Q&A with Gregory S. Nixon Chief Administrative Officer Chief Legal Officer & Corporate Secretary DynCorp International Inc.

by LP Green, II

Article Written By: Eboni T. Thomas

Gregory S. Nixon is the Chief Administrative Officer, Chief Legal Officer and Corporate Secretary for DynCorp International, one of the largest aviation maintenance companies in the world. The com- pany operates in 33 countries with 45 legal entities and thousands of employees around the globe. Managing a team of over 175 staff, Nixon is responsible for and oversees all aspects of numerous functions, including legal, contracts, compliance, human resources, procurement, security, export controls and crisis management.

Previously, Nixon served as a Managing Director of Cerberus Operations and Advisory Company, the operational arm of Cerberus Capital Management, which owns DynCorp International. Cerberus is one of the world’s leading private equity firms, with over 60 portfolio companies and over $30 billion under management. Prior to Cerberus, he served as Chief Legal Officer of CH2M Hill Com- panies, Ltd. while also serving on the Cerberus Operations and Advisory Company Board of Directors.

Nixon also served on the BlueLinx Holdings Inc. Board of Directors (NYSE BXC) as well as its Compensation and Governance Com- mittees. Prior to CH2M Hill, he served as DynCorp International’s Senior Vice President, General Counsel and Corporate Secretary. He also served as a Vice President at McKinsey & Company Inc.; a Prin- cipal at Booz Allen Hamilton Inc.; and a Commercial Litigator and licensed patent attorney at the international law firm of Howrey & Simon LLP.

At DynCorp International, Nixon has leveraged his legal skills and business acumen to bring the company through high-stakes litiga- tion, investigations, substantial organizational restructure and a suc- cessful debt-refinancing. As a result, the company has seen better credit ratings, streamlined corporate structure and strategic growth. Nixon has also led creating a summer legal internship position to give candidates from a wide variety of backgrounds exposure to the company’s in-house legal function.

Nixon serves as a Senior Advisor to Tracker Capital Management LLC and on the Board of the University of Maryland University College (UMUC) Ventures, focused on fundraising. UMUC Ven- tures aims to make a positive economic impact by helping entrepre- neurs commercialize their discoveries. He has also served on Boards for the Thurgood Marshall Scholarship Fund and the National Inven- tors Hall of Fame. He is a retired United States Air Force Lt. Colonel and serves on the Board of Trustees of Tuskegee University.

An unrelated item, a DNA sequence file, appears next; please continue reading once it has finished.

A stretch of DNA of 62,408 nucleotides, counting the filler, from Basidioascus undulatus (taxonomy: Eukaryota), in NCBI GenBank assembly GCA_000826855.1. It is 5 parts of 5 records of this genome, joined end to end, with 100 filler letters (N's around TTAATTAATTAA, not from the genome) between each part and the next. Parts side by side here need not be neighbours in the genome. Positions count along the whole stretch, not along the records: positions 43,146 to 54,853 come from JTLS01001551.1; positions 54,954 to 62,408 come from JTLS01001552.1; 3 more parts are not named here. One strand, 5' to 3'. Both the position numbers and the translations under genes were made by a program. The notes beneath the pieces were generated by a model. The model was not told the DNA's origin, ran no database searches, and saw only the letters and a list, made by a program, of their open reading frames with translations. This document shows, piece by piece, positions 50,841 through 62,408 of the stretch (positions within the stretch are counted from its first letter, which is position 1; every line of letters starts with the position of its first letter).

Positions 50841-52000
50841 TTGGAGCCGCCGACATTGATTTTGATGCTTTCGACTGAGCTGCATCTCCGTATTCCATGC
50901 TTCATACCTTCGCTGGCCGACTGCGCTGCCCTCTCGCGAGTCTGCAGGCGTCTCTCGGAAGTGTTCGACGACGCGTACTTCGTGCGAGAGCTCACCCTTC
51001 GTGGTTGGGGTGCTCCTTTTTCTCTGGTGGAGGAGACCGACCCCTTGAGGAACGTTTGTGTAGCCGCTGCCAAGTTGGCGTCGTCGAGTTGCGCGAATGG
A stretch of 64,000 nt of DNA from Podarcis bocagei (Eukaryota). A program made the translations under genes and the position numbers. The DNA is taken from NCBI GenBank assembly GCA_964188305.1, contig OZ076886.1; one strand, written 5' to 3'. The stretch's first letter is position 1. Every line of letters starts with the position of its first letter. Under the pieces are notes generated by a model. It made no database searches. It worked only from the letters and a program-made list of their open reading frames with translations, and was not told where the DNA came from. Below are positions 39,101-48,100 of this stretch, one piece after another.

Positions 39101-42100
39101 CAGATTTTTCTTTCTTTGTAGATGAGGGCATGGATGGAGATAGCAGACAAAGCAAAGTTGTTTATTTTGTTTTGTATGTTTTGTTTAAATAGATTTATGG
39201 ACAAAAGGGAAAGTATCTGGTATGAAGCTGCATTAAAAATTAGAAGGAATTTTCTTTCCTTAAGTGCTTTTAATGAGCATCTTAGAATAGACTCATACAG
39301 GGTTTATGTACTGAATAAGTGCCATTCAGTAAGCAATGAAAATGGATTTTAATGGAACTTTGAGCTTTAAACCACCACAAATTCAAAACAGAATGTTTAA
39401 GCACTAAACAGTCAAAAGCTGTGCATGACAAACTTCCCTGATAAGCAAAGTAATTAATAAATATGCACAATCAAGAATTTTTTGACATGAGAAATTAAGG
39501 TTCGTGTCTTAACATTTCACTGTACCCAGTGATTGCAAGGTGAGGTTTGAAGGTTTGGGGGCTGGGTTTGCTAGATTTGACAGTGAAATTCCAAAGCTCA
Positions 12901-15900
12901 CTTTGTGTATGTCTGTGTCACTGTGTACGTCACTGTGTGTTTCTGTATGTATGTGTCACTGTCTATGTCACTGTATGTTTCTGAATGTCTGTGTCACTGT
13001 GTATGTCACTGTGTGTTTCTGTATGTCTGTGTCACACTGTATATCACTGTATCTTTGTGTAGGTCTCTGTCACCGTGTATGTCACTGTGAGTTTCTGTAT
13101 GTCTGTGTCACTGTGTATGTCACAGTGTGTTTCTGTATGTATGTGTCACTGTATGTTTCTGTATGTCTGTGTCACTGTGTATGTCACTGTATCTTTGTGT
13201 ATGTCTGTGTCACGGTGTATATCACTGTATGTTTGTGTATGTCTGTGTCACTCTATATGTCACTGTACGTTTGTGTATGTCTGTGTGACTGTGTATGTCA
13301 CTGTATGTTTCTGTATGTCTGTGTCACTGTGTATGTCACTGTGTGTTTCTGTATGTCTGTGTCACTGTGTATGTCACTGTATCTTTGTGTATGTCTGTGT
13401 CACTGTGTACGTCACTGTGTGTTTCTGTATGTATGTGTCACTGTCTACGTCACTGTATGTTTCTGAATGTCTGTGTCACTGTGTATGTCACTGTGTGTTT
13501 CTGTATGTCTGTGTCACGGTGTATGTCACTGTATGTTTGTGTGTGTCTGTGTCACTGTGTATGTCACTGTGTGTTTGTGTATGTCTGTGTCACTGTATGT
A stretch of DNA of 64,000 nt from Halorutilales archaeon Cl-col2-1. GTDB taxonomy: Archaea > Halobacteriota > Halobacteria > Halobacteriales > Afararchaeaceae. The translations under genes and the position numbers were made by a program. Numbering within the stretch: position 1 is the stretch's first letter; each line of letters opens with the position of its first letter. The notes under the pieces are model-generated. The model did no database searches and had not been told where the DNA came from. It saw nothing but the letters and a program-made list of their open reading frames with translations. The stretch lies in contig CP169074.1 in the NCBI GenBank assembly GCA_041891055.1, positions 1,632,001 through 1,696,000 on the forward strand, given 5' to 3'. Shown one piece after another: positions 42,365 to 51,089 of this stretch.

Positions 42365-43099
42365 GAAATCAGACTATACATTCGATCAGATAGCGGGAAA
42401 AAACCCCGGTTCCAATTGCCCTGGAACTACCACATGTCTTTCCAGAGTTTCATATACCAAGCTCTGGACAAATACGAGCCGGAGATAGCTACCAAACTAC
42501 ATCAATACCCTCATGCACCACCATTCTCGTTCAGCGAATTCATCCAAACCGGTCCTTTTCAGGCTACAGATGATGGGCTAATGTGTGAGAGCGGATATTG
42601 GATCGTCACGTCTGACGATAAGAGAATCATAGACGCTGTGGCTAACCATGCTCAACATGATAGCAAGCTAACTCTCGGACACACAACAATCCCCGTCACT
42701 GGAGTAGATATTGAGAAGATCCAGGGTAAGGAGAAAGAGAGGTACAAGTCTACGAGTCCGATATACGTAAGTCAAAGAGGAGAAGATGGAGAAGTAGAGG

Savoy recently caught up with Mr. Nixon for a brief chat about excelling as a minority in business and law.

Q: What are the biggest challenges in the legal profession and our community?
Today’s evolving “business” of law has created challenges in the legal profession because the measure of success often is financial profitability, not necessarily the successful practice of law. This has also become an issue in other professions, such as the medi-
cal field. Because the dynamic of the “business” of law is changing, it puts pressure on partners to get business and to focus more on profitability. With respect to the challenges within our communi-
ty, we are seeing a reduced number of African-American partners at prominent law firms. For some reason, those numbers are steadily declining.

Q: How are you striving to make a positive impact?
Most lawyers are ‘strictly legal’, and most business executives are ‘strictly business’. I take a more holistic approach with an eye on value creation. How do you turn companies around? How do you create value, while looking at it through not only a business lens, but also a legal and regulatory lens? I’m also really committed to historically black colleges and universities [HBCUs], because HBCUs and their success are pivotal for us. I serve on the Boards of Trustees for Tuskegee University and Fisk University.

Q: What advice do you have for minorities in business or the legal profession?
I would say: (1) Education matters. Higher education is really important for our society and definitely for our community. (2) Be excellent. You need to have an uncompromising commitment to excellence. (3) Ideas matter. Come up with good ideas, and protect your ideas. Don’t just give them away. (4) Solve problems. The opportunities lie at the intersection of a problem and a solution.
Focus on problems that need to be solved. (5) Reputation matters. Zealously protect your personal and professional reputation. (6) Cul- tivate relationships. They don’t happen on their own. Be proactive and grow your network.

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